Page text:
- Do dilute your rice water with fresh water if it’s too potent.
- Do use moisturizing products more often to balance out the effects of the protein.
- Do make fermented rice water if you want to amp up your treatment’s beneficial effects.
- Do make small batches or use the excess rice water on your skin, so it doesn’t go to waste.
- Don’t leave rice water on your hair without rinsing it out.
- Don’t use rice water on low porosity hair more than once a week.
- Don’t use other protein-rich products to prevent protein overload.
- Don’t keep using rice water if it’s making your hair dry or brittle.
- Don’t leave rice water in your hair for longer than 20 minutes at a time.
Tips for Taking Care of Low Porosity Hair
As we mentioned before, low porosity hair is tightly sealed, so moisture, proteins, and nutrients have a hard time penetrating your strands. Luckily, there are measures you can take to keep your hair moisturized and thriving.
We’ll discuss some of them below.
Use Heat When You Deep Condition Your Locks
Low porosity hair is water-resistant, so pair your conditioning treatments with heat to make them more effective.
Avoid Heavy Products and Oils
Heavy products and oils can overwhelm your strands and leave them looking greasy. Since they sit on the surface of your hair, they can also cause buildup.
Instead, opt for weightless (often called “lightweight”) formulas and oils. Here are some of our picks for the best lightweight hair oils.
- Grapeseed oil
- Argan oil
- Jojoba oil
- Sweet almond oil
Use Regular Clarifying Treatments
Low porosity hair is more susceptible to product buildup, so get rid of it once or twice a month with a clarifying treatment or shampoo.
Clarifying shampoos and treatments have high concentrations of cleansing ingredients that cut through stubborn buildup and leave your strands feeling squeaky clean.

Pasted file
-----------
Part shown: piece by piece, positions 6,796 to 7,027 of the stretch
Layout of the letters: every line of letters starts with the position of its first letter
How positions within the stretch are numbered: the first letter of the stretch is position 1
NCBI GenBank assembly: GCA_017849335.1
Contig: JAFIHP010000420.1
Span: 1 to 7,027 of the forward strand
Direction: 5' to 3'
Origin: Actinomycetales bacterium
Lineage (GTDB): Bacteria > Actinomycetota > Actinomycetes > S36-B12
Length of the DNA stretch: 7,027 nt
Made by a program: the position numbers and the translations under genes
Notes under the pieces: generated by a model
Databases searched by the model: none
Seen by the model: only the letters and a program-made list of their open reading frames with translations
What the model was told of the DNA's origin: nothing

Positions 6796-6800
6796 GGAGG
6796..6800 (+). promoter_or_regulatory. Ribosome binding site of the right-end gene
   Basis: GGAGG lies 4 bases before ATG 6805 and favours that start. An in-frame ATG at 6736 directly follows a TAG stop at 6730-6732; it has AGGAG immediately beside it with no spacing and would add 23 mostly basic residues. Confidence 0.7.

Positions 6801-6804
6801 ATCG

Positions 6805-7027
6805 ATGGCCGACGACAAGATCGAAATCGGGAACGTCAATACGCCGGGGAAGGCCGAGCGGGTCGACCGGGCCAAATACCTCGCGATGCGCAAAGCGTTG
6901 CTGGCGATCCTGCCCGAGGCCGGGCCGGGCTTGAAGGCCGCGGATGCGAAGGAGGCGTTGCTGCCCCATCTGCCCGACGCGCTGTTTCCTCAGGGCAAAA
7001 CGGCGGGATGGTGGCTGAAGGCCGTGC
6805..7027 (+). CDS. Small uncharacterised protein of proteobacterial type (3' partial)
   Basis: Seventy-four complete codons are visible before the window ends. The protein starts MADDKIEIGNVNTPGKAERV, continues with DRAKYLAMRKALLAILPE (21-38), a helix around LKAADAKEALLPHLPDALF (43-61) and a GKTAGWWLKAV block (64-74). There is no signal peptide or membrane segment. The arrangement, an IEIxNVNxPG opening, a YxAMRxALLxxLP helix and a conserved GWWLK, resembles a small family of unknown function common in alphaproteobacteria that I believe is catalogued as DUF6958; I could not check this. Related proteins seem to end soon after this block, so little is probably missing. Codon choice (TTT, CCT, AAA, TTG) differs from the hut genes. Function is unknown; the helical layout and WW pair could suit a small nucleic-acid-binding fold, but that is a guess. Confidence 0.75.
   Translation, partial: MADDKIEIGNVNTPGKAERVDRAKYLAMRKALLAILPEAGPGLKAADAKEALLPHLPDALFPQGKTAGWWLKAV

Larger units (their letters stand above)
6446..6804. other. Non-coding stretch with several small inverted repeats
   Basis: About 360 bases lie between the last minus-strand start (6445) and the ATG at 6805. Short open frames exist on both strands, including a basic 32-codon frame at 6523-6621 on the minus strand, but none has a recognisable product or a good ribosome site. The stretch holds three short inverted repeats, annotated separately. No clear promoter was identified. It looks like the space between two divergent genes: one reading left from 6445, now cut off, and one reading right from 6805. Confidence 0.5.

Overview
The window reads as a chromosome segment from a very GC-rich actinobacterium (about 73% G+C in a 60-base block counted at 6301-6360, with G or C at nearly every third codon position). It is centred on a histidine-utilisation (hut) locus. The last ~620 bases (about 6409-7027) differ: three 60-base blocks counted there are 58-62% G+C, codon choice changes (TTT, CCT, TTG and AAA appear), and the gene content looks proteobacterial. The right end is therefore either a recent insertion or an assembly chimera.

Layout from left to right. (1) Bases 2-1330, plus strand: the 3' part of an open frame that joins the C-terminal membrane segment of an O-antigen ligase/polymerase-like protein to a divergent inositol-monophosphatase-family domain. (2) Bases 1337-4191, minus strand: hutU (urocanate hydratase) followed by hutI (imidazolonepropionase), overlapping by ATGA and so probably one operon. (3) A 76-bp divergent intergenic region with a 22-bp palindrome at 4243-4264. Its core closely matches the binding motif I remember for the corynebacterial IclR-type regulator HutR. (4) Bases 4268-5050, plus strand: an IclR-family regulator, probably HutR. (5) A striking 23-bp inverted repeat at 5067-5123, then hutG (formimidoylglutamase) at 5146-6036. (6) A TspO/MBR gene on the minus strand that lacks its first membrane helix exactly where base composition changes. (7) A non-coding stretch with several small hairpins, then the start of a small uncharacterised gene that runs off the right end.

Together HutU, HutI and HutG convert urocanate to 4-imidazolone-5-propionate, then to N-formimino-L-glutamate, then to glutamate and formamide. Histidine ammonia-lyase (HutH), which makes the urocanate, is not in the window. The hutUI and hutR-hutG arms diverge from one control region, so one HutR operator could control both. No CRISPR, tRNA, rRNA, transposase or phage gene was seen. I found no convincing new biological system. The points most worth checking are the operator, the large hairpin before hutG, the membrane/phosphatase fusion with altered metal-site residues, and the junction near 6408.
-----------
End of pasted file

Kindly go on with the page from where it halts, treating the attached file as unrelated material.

Try to Use Products Formulated for Low Porosity Hair
With so many different products on the market, you can usually find one formulated to meet your hair’s specific needs. Low porosity hair products won’t weigh down your strands and will help your hair retain moisture.
Sleep With a Silk or Satin Bonnet
Wearing a bonnet protects your strands from the moisture-sucking properties of cotton pillowcases, cutting down on moisture loss and breakage.
While you can also get a silk or satin pillowcase, a bonnet traps body heat. The heat opens your cuticles and helps your moisturizing products sink further into your hair as you sleep.
Use Pre-poo Treatments
One of the most challenging parts of caring for low porosity hair is making sure it stays moisturized. Pre-poos are a hydrating treatment you apply to your hair before you shampoo it.
They help prevent the shampoo from stripping your hair of moisture and give your strands an extra dose of nurturing vitamins, minerals, fatty acids, and antioxidants.
- How Long Can Rice Water Last in the Fridge
- How to Make Rice Water for Hair
- Moisturizers for Low Porosity Hair
- Define Porosity Hair
We hope this article has helped explain the dangers of using too much rice water on low porosity hair. When used in moderation, it can be an effective tool to keep your strands strong and healthy.
But you don’t have to take our word for it. Just follow the tips and information we’ve gone over today, and your hair will come out looking and feeling amazing!
Kenneth Byrd holds a BS in Accounting and Management Information Systems and an MBA from the University of Alabama at Birmingham. With over 15 years of experience, Kenneth has been dedicated to hair care since 2008, when he co-founded Curl Centric® and Natural Hair Box alongside his wife. As a team, they promote healthy hair care practices through their comprehensive platform, Curl Centric. Curl Centric is a website operated by a husband and wife team that encourages healthy hair care. At Curl Centric, we aim to help our readers take control of their hair care journey and make good decisions about products, hairstyles, and maintenance techniques. We also have strict editorial integrity; here’s an explanation of our editorial guidelines and how we make money.